Personally, I like construction loans for my bigger projects because it’s not expensive money. However, the borrower still must be able to qualify, and the qualification process can be pretty intense even with portfolio lenders.
You can go to a hard money lender if the deal is strong. In this case, you don’t need to have good credit, income, or assets. Hard money lenders almost always look purely at the deal. But as I stated previously, it’s very expensive money. You must be able to rehab and sell the house under the terms specified or lose the house to the lender – or possibly risk paying even higher interest rates.
The next option, of course is to consider a private lender. The terms between you and your private lender are completely up to the two of you. Here’s how it plays out…
You, as the borrower, receive a loan for X amount of money from the private lender in exchange for a monthly interest payment based on X percent. In most cases, the lender receives a deed of trust or a mortgage on the property. There is also a promissory note for the amount of the loan, promising to repay the loan after the agreed term.
You, as the investor, find the deal, rehab and flip the house, while the lender funds either all or most of the purchase and renovation. (Later, I’ll show you how to present your deals to these potential lenders.)
Before we dive right all-in to the nitty-gritty here, it will be helpful for you to understand that all six of these specific private lender structures can be categorized under four broader private lender scenarios.
A: Lower LTV Debt Scenario
“LTV” stands for loan-to-value, and it refers to the ratio of debt compared to the value of the property. So in this first scenario, a lender hedges their risk by keeping a relatively low LTV in your deal.
We’ll discuss 2 possible private lender structures under this type of scenario:
Structure 1: Your lender funds 50% of both your acquisition and rehab costs.
Structure 2: Your lender funds your acquisition, but not the rehab.
B: Higher LTV Debt Scenario
In the “higher loan-to-value” scenario, the lender would be willing to take a little more risk with you and fund more of your deal – which is always great if you can get it.
I’ll cover 2 private lender structures under this scenario:
Structure 3: Your lender funds everything with a straight interest rate.
Structure 4: Your lender funds it all (including rolling in the closing and holding costs) and lets you defer any interest payment until after the property sells.
C: Debt + Equity Scenario
The “debt and equity” scenario is a little more creative, in that your lender gets paid two different ways from the deal.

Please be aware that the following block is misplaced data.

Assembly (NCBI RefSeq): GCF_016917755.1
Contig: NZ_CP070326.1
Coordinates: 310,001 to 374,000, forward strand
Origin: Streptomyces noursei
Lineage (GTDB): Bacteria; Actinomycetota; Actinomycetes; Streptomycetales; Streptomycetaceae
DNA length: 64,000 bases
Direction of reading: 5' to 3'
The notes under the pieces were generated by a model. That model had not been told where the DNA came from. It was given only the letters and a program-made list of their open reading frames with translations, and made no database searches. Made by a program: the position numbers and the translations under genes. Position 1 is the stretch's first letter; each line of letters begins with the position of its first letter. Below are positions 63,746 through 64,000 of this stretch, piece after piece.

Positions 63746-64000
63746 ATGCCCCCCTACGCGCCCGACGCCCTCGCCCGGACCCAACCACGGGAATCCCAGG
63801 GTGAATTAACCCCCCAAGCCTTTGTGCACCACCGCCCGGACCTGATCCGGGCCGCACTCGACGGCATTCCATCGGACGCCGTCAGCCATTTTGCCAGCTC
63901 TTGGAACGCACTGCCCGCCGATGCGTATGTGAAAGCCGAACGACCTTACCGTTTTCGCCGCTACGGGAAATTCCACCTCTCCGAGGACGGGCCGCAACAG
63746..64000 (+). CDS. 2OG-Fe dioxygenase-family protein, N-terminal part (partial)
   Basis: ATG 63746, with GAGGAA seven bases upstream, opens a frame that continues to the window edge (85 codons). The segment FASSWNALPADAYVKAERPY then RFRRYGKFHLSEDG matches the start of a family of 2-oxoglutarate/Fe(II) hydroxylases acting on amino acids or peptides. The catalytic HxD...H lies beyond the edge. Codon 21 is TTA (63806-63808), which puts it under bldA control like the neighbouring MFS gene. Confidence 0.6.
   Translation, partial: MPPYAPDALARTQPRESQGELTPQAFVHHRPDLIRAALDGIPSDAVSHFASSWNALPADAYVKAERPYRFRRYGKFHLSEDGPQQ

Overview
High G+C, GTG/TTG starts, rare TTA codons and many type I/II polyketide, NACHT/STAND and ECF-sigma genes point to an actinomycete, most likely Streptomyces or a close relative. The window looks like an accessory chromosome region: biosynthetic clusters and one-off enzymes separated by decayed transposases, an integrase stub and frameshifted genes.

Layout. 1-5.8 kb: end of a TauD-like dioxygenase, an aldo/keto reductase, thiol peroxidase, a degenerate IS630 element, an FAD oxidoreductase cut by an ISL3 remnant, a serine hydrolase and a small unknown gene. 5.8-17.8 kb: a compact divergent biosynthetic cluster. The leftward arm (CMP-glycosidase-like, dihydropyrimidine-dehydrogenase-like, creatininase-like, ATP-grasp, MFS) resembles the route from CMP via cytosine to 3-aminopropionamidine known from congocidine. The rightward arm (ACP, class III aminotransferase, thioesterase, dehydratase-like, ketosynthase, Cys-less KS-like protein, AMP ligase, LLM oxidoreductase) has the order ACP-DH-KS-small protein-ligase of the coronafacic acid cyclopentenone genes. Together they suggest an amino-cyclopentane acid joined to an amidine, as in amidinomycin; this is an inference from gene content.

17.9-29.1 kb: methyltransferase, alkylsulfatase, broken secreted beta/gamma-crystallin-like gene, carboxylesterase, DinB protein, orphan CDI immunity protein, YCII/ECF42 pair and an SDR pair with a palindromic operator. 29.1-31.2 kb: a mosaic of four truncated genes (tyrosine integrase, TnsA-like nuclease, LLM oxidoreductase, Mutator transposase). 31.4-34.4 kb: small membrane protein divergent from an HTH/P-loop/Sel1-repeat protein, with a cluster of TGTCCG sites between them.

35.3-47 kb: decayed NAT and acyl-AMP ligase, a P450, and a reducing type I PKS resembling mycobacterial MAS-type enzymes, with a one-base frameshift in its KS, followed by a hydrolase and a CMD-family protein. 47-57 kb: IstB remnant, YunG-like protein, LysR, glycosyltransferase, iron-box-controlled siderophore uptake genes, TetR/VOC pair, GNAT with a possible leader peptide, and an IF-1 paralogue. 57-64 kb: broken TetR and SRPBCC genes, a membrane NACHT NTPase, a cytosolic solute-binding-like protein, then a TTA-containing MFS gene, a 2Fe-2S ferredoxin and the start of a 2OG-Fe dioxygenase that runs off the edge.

Structure 5: Your lender funds everything, and you give them both (i) an interest payment and (ii) a cut of your end-profits in the deal.
D: 100% Equity Scenario
Finally, I’m going to cover a scenario that’s really more like a single-deal partnership, but viable for sure and should definitely be counted in your arsenal of options to consider.
Structure 6: Your lender funds everything (100% of purchase AND rehab) with only a profit split.
Something to bear in mind: At times, your lender may not feel comfortable with taking a large risk by funding your entire purchase price and renovation. Instead they may ask you to put some of your own money into the deal as well. This happens if your deal feels particularly risky for some reason, or when your lender simply has a lower tolerance for risk, and they feel like their risk can be offset some if you have some of your own ‘skin in the game’ as well.
This touches on an important point: When structuring your deals, the return your lender receives should be commensurate with the risk that he takes on.
The graph here shows how the risk/return compensation works in the four lending scenarios we reviewed. You start with the low-risk, low-return scenario of Low LTV Debt. As you go up the risk spectrum, your lender lends you a higher loan, and the potential return keeps going up as well.
Take a look… (the % numbers are just examples and not a guideline)
The main point here is that the more risk your lender takes on – the more money they’re lending you versus the value of the property – the higher their potential return should be as well. Higher private lender risk equals higher private lender reward.
This concept will become clearer as we now progress through the 6 ways to structure your private money deals.
Well, this seems like a perfect place to pause… and get super excited for the upcoming Part 2 of my 4-part blog series. With this solid foundation of information you’ve gotten today, we’re now ready to embark into the six private money deal structures.
So next time in Part 2, I’ll start walking you through those six different structuring methods. Using helpful screenshots from Rehab Valuator all along the way, we’ll cover in great detail two lower risk scenarios, two higher risk scenarios, a debt and equity scenario, and a creative pure equity scenario. And I’ll explain it all in easy-to-understand terms. Plus, who knows… I may even share more than 6 strategies. We’ll see.
Stay tuned for more!